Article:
SLIDESHOW: Five Companies That Could Buy BlackBerry (BBRY)
The company is reportedly looking for a large, Google (NASDAQ: GOOG)-type company to take the helm through a massive buyout. If all goes as planned, the deal would be similar to the one Motorola scored when Google acquired its electronics business.
The company, which is now under the control of former Google employee Marissa Mayer, also spent $1.1 billion to acquire Tumblr.
Yahoo wants to be a leader in mobile, so it is not a stretch to think that it may get there by acquiring the former leader of the smartphone industry. Who better than two underdogs to take on the likes of Apple (NASDAQ: AAPL) and Samsung (OTC: SSNLF)?
Right now, this would be counterproductive to Yahoo's overall strategy. The company may be interested in acquiring talent to further its business plan, but it is also interested in using Android and iOS to bolster its own success.
That's not the only thing that could keep Yahoo from buying BlackBerry. Cash is another issue.
With only $2.6 billion on hand, Yahoo might have to borrow a few billion to pay for BlackBerry, which (as of this writing) has a market cap of around $6 billion.
If not Yahoo, who might be interested in acquiring BlackBerry? Click through the slideshow to find out.
Disclosure: At the time of this writing, Louis Bedigian had no position in the equities mentioned in this slideshow.
Louis Bedigian is the Senior Tech Analyst and Features Writer of Benzinga. You can reach him at 248-636-1322 or louis(at)benzingapro(dot)com. Follow him @LouisBedigianBZ
© 2014 Benzinga.com. Benzinga does not provide investment advice. All rights reserved.
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Market Cap: $134.2 billion
Total Cash: $7.4 billion
Amazon (NASDAQ: AMZN) is unlikely to spend most of its cash in one place.
Even so, BlackBerry (NASDAQ: BBRY) could provide the firm with something it needs: smartphone development talent.
It's no secret that Amazon wants to build its own smartphone. But can it do it alone?
BlackBerry could help Amazon turn the tide and build a superior device.
There is one thing holding the company back though. Aside from the purchase of Liquavista (a company that develops display tech for e-readers), Amazon has not spent much money on acquisitions this year.
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Market Cap: $52.9 billion
Total Cash: $13.2 billion
In addition to getting back into the tablet biz, Hewlett-Packard is expected to launch an iPhone competitor later this year.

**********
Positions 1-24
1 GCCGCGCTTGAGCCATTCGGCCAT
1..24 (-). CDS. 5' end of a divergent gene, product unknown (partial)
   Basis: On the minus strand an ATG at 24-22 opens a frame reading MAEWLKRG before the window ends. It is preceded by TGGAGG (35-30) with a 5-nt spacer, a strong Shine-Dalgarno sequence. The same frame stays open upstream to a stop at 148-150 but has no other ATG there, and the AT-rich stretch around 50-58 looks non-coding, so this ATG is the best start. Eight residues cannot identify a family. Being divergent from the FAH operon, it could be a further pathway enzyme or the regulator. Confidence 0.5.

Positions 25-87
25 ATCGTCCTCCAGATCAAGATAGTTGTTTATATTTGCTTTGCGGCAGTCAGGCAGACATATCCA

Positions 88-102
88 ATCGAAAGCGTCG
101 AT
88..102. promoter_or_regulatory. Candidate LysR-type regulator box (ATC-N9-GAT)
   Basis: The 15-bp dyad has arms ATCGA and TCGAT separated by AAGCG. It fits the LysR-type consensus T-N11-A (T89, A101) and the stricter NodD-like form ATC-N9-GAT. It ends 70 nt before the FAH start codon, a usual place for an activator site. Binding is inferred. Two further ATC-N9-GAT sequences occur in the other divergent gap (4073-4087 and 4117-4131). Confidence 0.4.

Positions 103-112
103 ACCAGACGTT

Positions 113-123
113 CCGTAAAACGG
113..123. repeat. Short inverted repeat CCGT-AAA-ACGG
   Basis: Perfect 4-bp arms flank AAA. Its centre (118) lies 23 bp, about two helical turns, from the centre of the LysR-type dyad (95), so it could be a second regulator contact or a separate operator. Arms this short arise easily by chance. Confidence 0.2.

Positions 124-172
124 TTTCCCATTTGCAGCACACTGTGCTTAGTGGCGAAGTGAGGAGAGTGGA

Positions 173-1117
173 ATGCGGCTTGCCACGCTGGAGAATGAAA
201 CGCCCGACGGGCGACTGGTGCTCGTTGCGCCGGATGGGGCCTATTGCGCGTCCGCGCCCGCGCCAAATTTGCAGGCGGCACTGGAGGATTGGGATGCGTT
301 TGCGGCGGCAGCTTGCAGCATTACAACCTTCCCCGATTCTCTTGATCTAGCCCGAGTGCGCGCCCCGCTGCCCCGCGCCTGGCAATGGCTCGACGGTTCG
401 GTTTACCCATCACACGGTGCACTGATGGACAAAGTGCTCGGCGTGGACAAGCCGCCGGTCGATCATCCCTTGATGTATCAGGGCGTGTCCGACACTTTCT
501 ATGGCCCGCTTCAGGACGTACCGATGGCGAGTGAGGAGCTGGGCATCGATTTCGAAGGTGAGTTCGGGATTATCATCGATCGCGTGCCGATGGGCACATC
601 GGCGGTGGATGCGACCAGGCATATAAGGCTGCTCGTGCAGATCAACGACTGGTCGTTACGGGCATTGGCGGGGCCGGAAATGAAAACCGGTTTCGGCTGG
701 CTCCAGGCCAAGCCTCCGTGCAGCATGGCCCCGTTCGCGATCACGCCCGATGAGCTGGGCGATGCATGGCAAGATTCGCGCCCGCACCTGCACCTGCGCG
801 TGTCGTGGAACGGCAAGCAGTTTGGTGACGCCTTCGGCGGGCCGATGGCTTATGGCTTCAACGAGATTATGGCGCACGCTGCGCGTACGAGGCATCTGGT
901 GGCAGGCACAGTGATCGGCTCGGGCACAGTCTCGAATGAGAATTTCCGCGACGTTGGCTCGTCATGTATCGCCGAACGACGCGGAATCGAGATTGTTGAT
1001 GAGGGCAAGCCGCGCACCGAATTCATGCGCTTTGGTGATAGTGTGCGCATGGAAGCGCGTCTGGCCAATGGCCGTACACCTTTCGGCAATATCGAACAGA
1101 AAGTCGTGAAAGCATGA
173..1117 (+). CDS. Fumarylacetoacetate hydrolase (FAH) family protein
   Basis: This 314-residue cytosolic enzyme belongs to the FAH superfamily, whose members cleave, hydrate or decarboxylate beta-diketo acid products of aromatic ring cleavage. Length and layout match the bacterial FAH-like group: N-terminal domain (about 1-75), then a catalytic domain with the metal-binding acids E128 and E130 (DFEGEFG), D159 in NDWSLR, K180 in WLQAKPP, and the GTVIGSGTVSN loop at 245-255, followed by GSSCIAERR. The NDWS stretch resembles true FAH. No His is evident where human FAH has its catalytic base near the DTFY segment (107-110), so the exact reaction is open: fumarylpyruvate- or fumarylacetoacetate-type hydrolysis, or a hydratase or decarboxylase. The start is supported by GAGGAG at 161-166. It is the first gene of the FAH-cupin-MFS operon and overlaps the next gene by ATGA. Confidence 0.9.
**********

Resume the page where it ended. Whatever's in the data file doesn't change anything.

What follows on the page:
The company has not made a major acquisition in nearly two years. But when it buys a firm, it usually spends a ton of money.
Autonomy cost $11 billion. Vertica Systems went for $350 million. ArcSight sold for $1.5 billion.
Hewlett-Packard also paid $1.2 billion for Palm and $25 billion for Compaq.
These are just a few of the expensive acquisitions that HP has made over the last 12 years.
If the company is serious about the smartphone industry, BlackBerry (NASDAQ: BBRY) could be the next.
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Market Cap: $24.1 billion
Total Cash: $10.9 billion
Over the past few years, Dell has spent $2.4 billion on Quest, $3.9 billion for Perot Systems and $700 million for Force10.
BlackBerry (NASDAQ: BBRY) would be a bit more expensive than all of those firms, but with $10 billion on hand, that shouldn't stop Dell from making a move.
If anything, Dell's corporate problems could prevent the company from making any more acquisitions this year.
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Market Cap: $10.2 billion
Total Cash: $3.5 billion
With only $3.5 billion in cash, Lenovo might have to borrow some money to buy BlackBerry at its current value. The long-term benefits could persuade Lenovo to buy it anyway.
After all, it only took eight years for the company to become HP's biggest threat. Just imagine what it could do after fighting Apple (NASDAQ: AAPL) for eight years.
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Market Cap: $269.4 billion
Total Cash: $76.2 billion
Microsoft has been known to spend billions of dollars acquiring firms that could help its bottom line.
The Windows maker has also shown an interest in manufacturing, as evidenced by the release of Surface RT last fall.
Thus, Nokia may serve Microsoft better as a partner. BlackBerry, on the other hand, could give Microsoft a powerful brand to enhance future Windows Phone iterations.
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